Once, on a windless day, a branch so massive it could have been its own tree, fell. It covered the entirety of our shared yard, miraculously (more…)

Alana Schreiber is a multimedia storyteller, artist, and journalist who has worked for Minnesota Public Radio and The Documentary Group. She recently returned from Malaysia, where she taught English through a grant from the Fulbright Program. Alana is also a volunteer with Firefighters for Healing, a nonprofit dedicated to supporting burn survivors and their families, and United in Stride, where she runs as a “sight-guide” with the visually impaired. Alana is a graduate of Macalester College in St. Paul, Minnesota and currently resides in Montclair, New Jersey.

A Monumental Tumble

When statues fall, what will rise in their place?


July 2020

BY ALANA SCHREIBER

First, I heard the alarms. I was between bites of a sandwich on the steps of Jameson Hall when the blaring sirens disrupted the hub of student activity. Next came the smell. Pungent garbage cans were emptied into classrooms, followed by the spray of fire extinguishers adding to the mess. And then there were the rallying cries of student protesters: “Fees Must Fall!”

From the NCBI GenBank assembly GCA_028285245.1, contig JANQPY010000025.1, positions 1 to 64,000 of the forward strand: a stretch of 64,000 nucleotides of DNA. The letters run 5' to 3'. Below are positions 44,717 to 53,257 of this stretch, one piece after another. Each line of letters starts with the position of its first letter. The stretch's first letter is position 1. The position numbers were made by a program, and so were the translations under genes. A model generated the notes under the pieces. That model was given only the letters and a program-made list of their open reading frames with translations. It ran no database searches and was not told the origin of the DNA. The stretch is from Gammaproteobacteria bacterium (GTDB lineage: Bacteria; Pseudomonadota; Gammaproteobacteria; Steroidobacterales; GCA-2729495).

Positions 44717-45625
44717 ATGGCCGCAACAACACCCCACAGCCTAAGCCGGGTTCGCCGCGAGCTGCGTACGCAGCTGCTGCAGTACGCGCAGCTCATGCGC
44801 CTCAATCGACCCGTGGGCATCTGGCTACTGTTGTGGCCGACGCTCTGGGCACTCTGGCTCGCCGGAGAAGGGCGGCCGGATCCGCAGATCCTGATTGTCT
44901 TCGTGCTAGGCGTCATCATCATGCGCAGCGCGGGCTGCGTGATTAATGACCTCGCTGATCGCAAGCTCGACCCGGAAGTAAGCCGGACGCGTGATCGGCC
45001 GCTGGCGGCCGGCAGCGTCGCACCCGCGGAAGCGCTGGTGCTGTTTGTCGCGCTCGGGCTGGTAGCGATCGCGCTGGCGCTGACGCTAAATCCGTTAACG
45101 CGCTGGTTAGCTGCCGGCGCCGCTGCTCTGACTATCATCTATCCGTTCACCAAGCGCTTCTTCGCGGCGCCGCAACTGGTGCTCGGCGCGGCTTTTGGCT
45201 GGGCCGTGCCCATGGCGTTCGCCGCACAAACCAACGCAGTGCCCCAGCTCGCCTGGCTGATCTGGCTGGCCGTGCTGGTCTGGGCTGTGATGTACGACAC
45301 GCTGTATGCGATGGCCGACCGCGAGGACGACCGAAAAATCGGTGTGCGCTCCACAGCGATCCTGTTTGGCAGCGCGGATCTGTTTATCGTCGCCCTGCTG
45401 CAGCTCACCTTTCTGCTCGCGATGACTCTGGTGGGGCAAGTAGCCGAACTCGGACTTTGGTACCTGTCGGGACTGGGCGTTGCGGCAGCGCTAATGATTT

As an exchange student at the University of Cape Town in South Africa in the fall of 2017, I was observing the chaos with naive excitement and, I admit, a little fear, but most of my South African classmates, seasoned by years of demonstrations, were quick to roll their eyes. “Not the protests again,” one groaned.

I soon learned that this protest was mild compared to the ones the school had experienced in recent years. Like many stories we hear today, this one began with a statue.

The University of Cape Town, or UCT, as it’s better known, has long been regarded as one of the top universities on the African continent. The campus is a picturesque, almost fairytale-like college setting, with old buildings wedged into the side of Devil’s Peak, offering a mountain view from one side and an Atlantic Ocean seascape from the other. And until 2015, the university housed a statue of Cecil Rhodes that sat smack dab in the middle of campus.

(Top) The statue of Cecil Rhodes at the University of Cape Town in South Africa was unveiled in 1934. Courtesy Gettysburg News Network. (Bottom) Cecil Rhodes (1853-1902). Courtesy The Guardian.

To many students, the Rhodes statue was an eyesore that represented colonization and White supremacy. While Rhodes, in part, is remembered as a 19th century British diamond magnate and founder of the prestigious Rhodes scholarship, he was also an outspoken imperialist who exploited native labor in his effort to create Rhodesia (now Zambia/Zimbabwe) and the Cape Colony (now South Africa).

Or as one UCT student put it: “His vision about Africa was just about what he could get from it and how it could serve his White supremacist (more…)